Page 3088 - Week 10 - Tuesday, 23 August 2005
to see the commissioner given a broader role from the outset; and, to this end, I have circulated an amendment to the functions of the commissioner to expand the role to be more proactive. I will talk about this in more depth at the detail stage of the debate.
I would also like to see the children and young people commissioner given a reasonable amount of autonomy within the human rights commission. I have raised similar concerns regarding the autonomy of the other commissioners earlier today. I believe that the bill, as it stands, would go too far in placing responsibilities and decision-making power with the commission rather than the individual commissioner. I will therefore move an amendment to give this commissioner greater autonomy and responsibilities, as I have done in relation to the other commissioners.
I believe that it is important to avoid the human rights commission’s becoming overly bureaucratic and essentially stifling the work of individual commissioners by inadvertently restricting access to resources and timely decision-making. It is equally important that the commissioner has appropriate working relationships with other statutory oversight agencies, in particular the public advocate.
Through the community consultation, stakeholders generally supported a model in which individual advocacy for children and young people remains with the public advocate, whilst systemic advocacy be provided by the commissioner—with the two offices liasing on matters of mutual interest. However, the bill before us sees the Community Advocate only taking on individual advocacy when the child or young person is under the guardianship of the territory, while all other individual advocacy is handled by the commissioner.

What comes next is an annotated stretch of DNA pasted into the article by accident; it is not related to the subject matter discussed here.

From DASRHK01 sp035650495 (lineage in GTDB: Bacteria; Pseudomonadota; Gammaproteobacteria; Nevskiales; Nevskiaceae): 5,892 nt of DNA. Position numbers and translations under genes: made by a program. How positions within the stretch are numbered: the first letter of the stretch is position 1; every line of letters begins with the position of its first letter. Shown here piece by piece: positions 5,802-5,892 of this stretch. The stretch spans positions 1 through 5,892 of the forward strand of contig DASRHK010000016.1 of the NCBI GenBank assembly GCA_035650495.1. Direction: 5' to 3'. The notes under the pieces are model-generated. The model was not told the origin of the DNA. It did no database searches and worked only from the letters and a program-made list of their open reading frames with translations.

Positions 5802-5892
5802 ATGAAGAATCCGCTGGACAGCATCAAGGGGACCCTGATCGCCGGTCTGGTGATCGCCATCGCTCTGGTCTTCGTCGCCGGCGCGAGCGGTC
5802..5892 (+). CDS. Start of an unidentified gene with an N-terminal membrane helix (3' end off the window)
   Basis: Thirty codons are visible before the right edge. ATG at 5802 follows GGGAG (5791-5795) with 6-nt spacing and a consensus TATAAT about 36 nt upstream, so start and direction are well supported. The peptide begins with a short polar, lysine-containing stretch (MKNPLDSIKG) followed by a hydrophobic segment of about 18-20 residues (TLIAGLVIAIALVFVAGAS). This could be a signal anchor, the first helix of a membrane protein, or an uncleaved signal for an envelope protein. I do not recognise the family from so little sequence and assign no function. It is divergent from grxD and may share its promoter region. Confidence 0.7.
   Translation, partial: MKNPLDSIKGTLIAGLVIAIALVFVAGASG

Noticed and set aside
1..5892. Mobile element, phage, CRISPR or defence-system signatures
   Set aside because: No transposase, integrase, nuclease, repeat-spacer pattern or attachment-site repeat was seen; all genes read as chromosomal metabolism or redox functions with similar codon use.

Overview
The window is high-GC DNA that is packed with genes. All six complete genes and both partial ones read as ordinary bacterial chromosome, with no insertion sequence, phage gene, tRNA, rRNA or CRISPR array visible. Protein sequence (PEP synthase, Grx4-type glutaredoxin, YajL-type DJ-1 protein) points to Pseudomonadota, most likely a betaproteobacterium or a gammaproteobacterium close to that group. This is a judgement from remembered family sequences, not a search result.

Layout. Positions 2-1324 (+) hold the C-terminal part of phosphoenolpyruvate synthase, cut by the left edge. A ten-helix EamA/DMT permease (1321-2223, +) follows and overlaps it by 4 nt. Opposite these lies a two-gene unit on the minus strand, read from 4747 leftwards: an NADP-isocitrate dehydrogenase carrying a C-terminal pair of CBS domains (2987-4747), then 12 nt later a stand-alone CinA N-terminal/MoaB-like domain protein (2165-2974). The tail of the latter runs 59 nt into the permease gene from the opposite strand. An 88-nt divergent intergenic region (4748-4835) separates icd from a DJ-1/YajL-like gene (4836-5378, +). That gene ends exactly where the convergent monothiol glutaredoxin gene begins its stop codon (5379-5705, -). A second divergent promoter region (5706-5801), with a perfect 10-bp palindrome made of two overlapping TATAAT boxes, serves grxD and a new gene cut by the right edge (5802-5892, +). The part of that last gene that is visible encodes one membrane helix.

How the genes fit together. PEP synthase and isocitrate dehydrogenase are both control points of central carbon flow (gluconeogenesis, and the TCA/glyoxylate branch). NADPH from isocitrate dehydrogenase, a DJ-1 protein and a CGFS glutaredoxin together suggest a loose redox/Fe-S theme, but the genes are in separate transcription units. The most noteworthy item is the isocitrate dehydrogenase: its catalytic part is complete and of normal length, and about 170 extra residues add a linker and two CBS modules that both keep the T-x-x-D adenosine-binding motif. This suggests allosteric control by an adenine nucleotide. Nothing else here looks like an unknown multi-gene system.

This effectively sets up a distinction and a division between children in care and those who are not, which I do not agree with. It could also be confusing for children and young people who may move in and out of care at various times and may then be uncertain about which office to approach if they have a complaint or an issue requiring advocacy.
There is also a concern that individual advocacy will absorb much of the resources available to the children and young people commissioner, leaving little time to systemic advocacy and broader advocacy. This point leads me to an item that is greatly supported by the community but not the government—child advocacy.
The public submissions strongly supported the commissioner undertaking child advocacy—a strategy aimed at changing social systems, institutions and structures in order to maximise children’s possibilities of self-determination. Advocacy is not just about services and service complaints and not just about individuals or systems; it is about looking at the much broader issue of children and young people’s rights and advocating for the improvement of these rights.
There appears to be broad support for the commissioner having a role that includes providing education on children and young people’s rights as well as examining issues of children and youth participation in our community beyond the confines of service delivery settings. The bill, as it is drafted, does not preclude such activity but neither does it provide an adequate platform.